By Lily Olason
The Whatcom Symphony Orchestra treated patrons to another gem this Sunday, to the tune of a world premiere, an achingly beautiful duet, and one of the most iconic pieces in the western repertoire, Romeo and Juliet. The WSO called this one “The Perfect Pair,” and perfect it was.
The concert opened with a piece Maestro Yaniv Attar commissioned for the Symphony’s fortieth anniversary season; Hitherto, by New York-based composer Sean Hickey, thrilled and delighted. Hickey, in attendance, gave a brief introduction to the massive work: “hitherto,” which means, “up until now,” reflects the culmination of something, and its arrival at today. Forty years of making music is that monumental something, huge and powerful, to be celebrated—this, of course, is just what Hickey’s piece did. Pizzicato strings and short snippets act as puzzle pieces, and they slip in between each other—a multitude of ideas spread out from the first measure and their interaction is like watching an elaborate game of Jenga, the stitching of something. They all form together and meld in powerful bursts; Hickey plays with the power and delicacy of chords, takes them from disparate, brilliant little snippets to something magnificent and forceful and solid, and the symphony reciprocates with electric energy. The little bits of thread tie up, and the weaving, especially between page and orchestra, is magical.
After Hitherto’s fantastic conclusion, duettists Moran Katz and Dimitri Murrath took the stage to deliver an absolute showstopper. Julliard-trained clarinetist Katz, and Murrath, a viola graduate of the New England Conservatory, teamed up to master Max Bruch’s Concerto for Clarinet, Viola and Orchestra in E minor, op. 88.
The performance was everything you could want, and more. Masetro Attar, in his always informative pre-show debriefing, characterized the viola and the clarinet as the closest instruments we have to the human voice, their sonorous and sweet quality as similar as possible to the timber of the vocal chords. Katz and Murrath, however, made us forget they were playing anything at all. So beautiful and sweet and consistently clear was their tone in isolation, that together it was like another world—sharp, sweet, cutting all at once. Katz’s sound was outlandishly pure and full, and volume is a notoriously tough beast to master; she simply turned the dial up, and the tone was alchemically preserved even in stratospheric range. Its interaction with Murrath’s tone was just as sweet, and he matched each note with care and precision and artistry. Murrath's performance was eqiually unreal, each tip of the bow like honey, and crystal clear. Bruch’s metered and gorgeous harmonies absolutely popped, and were so crisply stacked; Katz and Murrath climbed the concerto stairs with confidence and fearless choreography.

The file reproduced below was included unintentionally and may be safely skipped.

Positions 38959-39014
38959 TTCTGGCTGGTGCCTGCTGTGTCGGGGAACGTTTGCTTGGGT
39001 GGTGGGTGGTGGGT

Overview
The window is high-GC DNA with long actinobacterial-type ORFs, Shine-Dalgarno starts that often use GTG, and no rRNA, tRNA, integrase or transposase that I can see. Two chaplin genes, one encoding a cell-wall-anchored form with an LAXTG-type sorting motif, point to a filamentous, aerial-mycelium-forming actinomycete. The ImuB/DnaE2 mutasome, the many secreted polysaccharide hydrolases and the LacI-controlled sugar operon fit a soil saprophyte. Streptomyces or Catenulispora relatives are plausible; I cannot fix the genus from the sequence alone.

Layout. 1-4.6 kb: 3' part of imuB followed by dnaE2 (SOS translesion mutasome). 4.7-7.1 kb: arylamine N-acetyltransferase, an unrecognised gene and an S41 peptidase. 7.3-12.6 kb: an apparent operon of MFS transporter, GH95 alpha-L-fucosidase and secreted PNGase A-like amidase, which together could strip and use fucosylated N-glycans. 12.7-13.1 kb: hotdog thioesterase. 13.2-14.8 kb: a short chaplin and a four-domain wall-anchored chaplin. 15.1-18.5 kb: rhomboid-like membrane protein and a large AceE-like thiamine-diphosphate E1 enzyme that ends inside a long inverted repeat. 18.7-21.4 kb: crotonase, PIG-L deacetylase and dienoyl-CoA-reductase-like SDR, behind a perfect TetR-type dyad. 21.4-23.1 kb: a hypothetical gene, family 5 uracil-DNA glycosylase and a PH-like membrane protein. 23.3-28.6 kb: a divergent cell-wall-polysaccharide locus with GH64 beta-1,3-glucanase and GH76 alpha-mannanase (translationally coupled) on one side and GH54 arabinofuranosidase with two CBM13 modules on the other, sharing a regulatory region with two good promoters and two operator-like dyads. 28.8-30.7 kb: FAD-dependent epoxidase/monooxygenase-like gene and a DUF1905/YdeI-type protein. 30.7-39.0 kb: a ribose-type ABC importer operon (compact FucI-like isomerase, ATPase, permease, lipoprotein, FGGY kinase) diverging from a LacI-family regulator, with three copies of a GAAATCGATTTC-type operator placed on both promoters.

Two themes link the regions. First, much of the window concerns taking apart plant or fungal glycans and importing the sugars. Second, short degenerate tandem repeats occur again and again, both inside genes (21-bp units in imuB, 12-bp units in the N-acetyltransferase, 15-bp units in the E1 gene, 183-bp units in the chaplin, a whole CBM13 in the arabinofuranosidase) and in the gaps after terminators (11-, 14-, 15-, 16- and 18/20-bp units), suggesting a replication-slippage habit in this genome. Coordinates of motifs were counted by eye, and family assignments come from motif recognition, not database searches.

After a hefty round of applause, the pair returned to encore with Guillaume Connesson’s Disco Toccata. It was fun and light, but also lightning fast and technically demanding, which makes me think the two never stop being fantastic.
After intermission, the symphony interpreted one of the world’s most beloved and memorable scores, Romeo and Juliet. Commemorating the 400th anniversary of William Shakespeare’s death, Prokofiev’s three-suite epic was condensed into a few choice excerpts. The ones that were selected, however, captured the fiery essence of both Shakespeare’s original, and the ballet it inspired—the symphony gave a sometimes chilling, sometimes pretty, and always enduringly powerful and experienced rendition of the work, bending and molding the force of the score with ease. It dipped into lightness (“Dance”) and shouted with power (“Death of Tybalt”) but the orchestra mastered it gracefully and agilely, calling up images of swashbuckling enemies, death, and love’s enduring tether in a matter of a half an hour. As per usual, the Symphony inspires with beloved selection and comes through with beautiful delivery.
The WSO’s next gig is ‘Ham for the Holidays on December 6, featuring the Bellingham Children’s Choir. Visit the Symphony’s website for tickets or more info, or call the Mount Baker Theater’s box office at (360) 734-6080.